ZFIN ID: ZDB-PUB-030116-6
Zinc finger protein too few controls the development of monoaminergic neurons
Levkowitz, G., Zeller, J., Sirotkin, H.I., French, D., Schilbach, S., Hashimoto, H., Hibi, M., Talbot, W.S., and Rosenthal, A.
Date: 2003
Source: Nature Neuroscience   6(1): 28-33 (Journal)
Registered Authors: Hashimoto, Hisashi, Hibi, Masahiko, Levkowitz, Gil, Sirotkin, Howard, Talbot, William S., Zeller, Joerg
Keywords: none
MeSH Terms:
  • Animals
  • Anti-Bacterial Agents/chemical synthesis*
  • Apoptosis/genetics
  • Biogenic Monoamines/metabolism*
  • Brain/cytology
  • Brain/embryology*
  • Brain/metabolism
  • Brain Tissue Transplantation
  • Carrier Proteins/genetics
  • Carrier Proteins/isolation & purification*
  • Cell Differentiation/genetics*
  • Chromosome Mapping
  • Dopamine/metabolism
  • Embryo, Nonmammalian
  • Female
  • Gene Expression Regulation, Developmental/genetics
  • Male
  • Neurons/cytology
  • Neurons/metabolism*
  • Peptides*
  • Repressor Proteins/genetics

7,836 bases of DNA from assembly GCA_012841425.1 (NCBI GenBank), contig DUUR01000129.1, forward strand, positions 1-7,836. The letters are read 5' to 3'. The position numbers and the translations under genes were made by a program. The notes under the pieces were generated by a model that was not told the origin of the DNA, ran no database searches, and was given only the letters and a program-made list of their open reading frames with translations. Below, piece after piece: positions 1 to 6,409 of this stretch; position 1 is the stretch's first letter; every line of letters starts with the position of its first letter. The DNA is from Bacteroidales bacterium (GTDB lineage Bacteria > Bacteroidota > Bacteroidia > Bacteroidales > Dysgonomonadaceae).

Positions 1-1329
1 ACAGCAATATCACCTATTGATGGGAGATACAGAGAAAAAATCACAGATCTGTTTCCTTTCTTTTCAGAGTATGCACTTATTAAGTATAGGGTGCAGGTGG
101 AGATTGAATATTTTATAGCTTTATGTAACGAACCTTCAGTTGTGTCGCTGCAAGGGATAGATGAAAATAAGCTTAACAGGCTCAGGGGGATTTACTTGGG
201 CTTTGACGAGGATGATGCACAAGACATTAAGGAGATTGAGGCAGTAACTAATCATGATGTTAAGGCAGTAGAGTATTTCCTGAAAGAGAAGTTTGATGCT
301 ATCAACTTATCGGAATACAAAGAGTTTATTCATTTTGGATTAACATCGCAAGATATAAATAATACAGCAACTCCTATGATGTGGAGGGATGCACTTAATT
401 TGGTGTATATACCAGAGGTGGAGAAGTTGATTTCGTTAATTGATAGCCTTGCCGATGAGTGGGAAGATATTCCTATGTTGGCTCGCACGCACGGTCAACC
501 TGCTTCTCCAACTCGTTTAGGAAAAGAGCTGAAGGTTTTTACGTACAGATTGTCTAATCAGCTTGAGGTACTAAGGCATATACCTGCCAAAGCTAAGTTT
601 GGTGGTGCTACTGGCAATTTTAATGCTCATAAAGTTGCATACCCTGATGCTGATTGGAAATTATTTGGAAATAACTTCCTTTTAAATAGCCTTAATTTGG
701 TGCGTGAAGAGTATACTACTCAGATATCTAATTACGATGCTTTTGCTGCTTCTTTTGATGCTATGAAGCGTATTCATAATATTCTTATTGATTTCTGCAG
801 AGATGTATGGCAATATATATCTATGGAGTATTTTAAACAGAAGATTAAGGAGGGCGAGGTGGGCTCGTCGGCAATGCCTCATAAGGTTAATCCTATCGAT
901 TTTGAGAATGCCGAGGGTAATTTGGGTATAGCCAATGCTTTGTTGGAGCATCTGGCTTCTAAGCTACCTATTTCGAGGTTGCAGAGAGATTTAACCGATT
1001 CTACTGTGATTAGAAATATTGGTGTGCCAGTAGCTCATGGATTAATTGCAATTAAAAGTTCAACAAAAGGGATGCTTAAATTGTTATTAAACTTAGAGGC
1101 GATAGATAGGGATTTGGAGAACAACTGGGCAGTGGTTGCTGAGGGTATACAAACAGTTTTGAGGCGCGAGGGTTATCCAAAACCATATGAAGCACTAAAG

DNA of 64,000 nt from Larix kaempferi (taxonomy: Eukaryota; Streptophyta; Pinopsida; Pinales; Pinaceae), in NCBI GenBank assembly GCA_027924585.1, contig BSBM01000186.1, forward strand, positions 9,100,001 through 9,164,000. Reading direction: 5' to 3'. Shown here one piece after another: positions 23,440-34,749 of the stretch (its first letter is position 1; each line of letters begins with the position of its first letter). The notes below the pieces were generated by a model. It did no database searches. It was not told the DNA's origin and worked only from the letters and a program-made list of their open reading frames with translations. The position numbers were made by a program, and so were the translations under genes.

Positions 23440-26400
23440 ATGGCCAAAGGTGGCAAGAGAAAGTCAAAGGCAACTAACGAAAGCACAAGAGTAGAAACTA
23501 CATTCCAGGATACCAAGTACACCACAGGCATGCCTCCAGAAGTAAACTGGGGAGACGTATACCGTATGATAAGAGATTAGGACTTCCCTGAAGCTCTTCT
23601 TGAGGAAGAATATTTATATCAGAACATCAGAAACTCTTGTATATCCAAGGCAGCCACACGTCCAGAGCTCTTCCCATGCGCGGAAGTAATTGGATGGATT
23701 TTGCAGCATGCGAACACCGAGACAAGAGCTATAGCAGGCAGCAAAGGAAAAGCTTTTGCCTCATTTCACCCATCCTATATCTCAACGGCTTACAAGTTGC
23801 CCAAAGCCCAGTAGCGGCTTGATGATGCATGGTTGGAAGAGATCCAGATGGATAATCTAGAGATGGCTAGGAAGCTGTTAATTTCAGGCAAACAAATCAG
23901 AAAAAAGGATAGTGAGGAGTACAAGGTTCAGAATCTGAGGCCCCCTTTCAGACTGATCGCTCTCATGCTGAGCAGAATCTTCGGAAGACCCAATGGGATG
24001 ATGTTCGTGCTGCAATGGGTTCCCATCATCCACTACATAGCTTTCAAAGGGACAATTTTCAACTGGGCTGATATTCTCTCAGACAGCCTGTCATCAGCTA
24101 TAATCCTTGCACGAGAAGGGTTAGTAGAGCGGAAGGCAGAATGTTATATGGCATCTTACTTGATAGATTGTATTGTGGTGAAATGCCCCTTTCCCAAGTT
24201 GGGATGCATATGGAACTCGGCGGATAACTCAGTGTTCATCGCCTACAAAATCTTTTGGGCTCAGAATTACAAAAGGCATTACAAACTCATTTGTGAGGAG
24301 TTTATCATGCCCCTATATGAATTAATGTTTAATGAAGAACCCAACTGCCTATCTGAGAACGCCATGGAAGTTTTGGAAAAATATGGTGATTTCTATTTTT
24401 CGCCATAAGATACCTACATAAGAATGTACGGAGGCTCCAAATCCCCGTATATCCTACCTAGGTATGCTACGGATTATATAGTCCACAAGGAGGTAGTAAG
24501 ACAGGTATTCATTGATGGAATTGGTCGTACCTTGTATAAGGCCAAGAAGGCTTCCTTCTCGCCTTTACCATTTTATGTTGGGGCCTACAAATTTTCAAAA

• Repressor Proteins/isolation & purification
  • Serotonin/metabolism
  • Signal Transduction/genetics
  • Stem Cells/cytology
  • Stem Cells/metabolism*
  • Zebrafish
  • Zebrafish Proteins*
  • Zinc Fingers/genetics
PubMed: 12469125 Full text @ Nat. Neurosci.
The mechanism controlling the development of dopaminergic (DA) and serotonergic (5HT) neurons in vertebrates is not well understood. Here we characterized a zebrafish mutant-too few (tof)-that develops hindbrain 5HT and noradrenergic neurons, but does not develop hypothalamic DA and 5HT neurons. tof encodes a forebrain-specific zinc finger transcription repressor that is homologous to the mammalian Fezl (forebrain embryonic zinc finger-like protein). Mosaic and co-staining analyses showed that fezl was not expressed in DA or 5HT neurons and instead controlled development of these neurons non-cell-autonomously. Both the eh1-related repressor motif and the second zinc finger domain were necessary for tof function. Our results indicate that tof/fezl is a key component in regulating the development of monoaminergic neurons in the vertebrate brain.